Monday, September 19, 2011

Chess Benefits The Young And The Old

Artwork by Mike Magnan

Chess Benefits The Young And The Old
Published 09/19/2011 01:50:00 by Dipashri Mutsaddi

Could we look into the head of a Chess player, we should see there a whole world of feelings, images, ideas, emotion and passion” (Alfred Binet)

Chess for the young

Originating in India, the game of chess is known to have great significance in developing the mental ability in kids as is seen from the extensive research done on it. Playing chess helps kids become better students and even great leaders later on in life. Kids who play the game themselves believe that thinking about the different strategies makes their brain ‘learn and grow’ .It also enables them to relax and have fun with friends.

As shown by various studies conducted throughout the world, the game is known to increase spatial, numerical and even verbal aptitude in students. In China, kids showed 15 percent improvement in math and science test scores after starting to play chess. In Venezuela, the’ Learning to think’ project demonstrated that when methodically taught, chess was known to improve the IQ in elementary school children irrespective of their socio economic backgrounds. After a year of playing chess, many kids have demonstrated better self image and self esteem. Experts also think that this game helps children in learning to be patient, and think before acting. One even learns how not to repeat mistakes and spot potential traps. Chess and math both have patterns, so it also helps with pattern recognition too.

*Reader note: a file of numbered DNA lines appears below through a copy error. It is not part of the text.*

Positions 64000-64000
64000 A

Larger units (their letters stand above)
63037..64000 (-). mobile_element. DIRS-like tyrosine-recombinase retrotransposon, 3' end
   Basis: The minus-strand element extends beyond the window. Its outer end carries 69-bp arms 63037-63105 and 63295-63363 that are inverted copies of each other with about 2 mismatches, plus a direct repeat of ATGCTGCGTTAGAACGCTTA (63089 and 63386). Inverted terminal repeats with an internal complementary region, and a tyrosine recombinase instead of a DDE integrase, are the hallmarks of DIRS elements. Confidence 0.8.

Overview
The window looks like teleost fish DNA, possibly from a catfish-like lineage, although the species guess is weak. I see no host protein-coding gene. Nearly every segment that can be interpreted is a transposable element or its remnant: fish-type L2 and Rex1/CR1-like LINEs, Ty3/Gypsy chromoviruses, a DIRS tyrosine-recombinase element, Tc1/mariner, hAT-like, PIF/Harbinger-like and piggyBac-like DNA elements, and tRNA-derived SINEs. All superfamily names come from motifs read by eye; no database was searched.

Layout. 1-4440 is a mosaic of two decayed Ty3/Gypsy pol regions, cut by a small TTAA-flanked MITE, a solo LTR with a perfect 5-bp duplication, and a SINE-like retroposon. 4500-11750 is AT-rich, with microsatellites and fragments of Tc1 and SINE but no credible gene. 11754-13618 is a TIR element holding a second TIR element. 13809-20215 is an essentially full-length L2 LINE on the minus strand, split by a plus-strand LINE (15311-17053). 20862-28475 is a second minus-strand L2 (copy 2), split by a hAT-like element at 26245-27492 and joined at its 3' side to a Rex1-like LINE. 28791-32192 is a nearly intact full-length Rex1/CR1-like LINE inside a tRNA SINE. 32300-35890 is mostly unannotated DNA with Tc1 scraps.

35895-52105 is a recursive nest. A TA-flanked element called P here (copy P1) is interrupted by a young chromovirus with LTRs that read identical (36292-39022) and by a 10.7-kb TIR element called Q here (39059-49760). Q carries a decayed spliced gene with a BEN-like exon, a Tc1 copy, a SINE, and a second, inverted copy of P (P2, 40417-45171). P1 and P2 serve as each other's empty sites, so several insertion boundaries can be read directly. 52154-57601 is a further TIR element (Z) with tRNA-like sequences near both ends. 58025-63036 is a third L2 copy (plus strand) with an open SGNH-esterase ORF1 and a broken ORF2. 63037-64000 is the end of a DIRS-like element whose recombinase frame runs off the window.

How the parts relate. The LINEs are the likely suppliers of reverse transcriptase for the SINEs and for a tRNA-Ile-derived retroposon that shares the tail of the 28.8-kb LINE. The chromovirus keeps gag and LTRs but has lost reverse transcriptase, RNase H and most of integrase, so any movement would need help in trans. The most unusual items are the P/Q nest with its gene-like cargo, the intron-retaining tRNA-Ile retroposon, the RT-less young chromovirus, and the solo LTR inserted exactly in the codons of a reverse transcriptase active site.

Chess for the not-so-young

Chess is also beneficial to the elderly community.

A 2003 report in the New England Journal of Medicine has indicated that chess and other brain activities delay the onset of Alzheimer’s disease. It has been estimated that by the year 2050, nearly one in every 85 people will be affected by the debilitating disease. Chess is one treatment that experts believe might help delay the onset of the disease as it directly stimulates certain areas of the brain. This stimulation also shifts with the different problems faced in the game. Dr Robert Friedlander, lead scientist of the study has indicated that people who do not exercise their gray cells stand a chance of losing their brain power as they age.

As per the Chinese proverb, "Life is like a game of chess, changing with every move".


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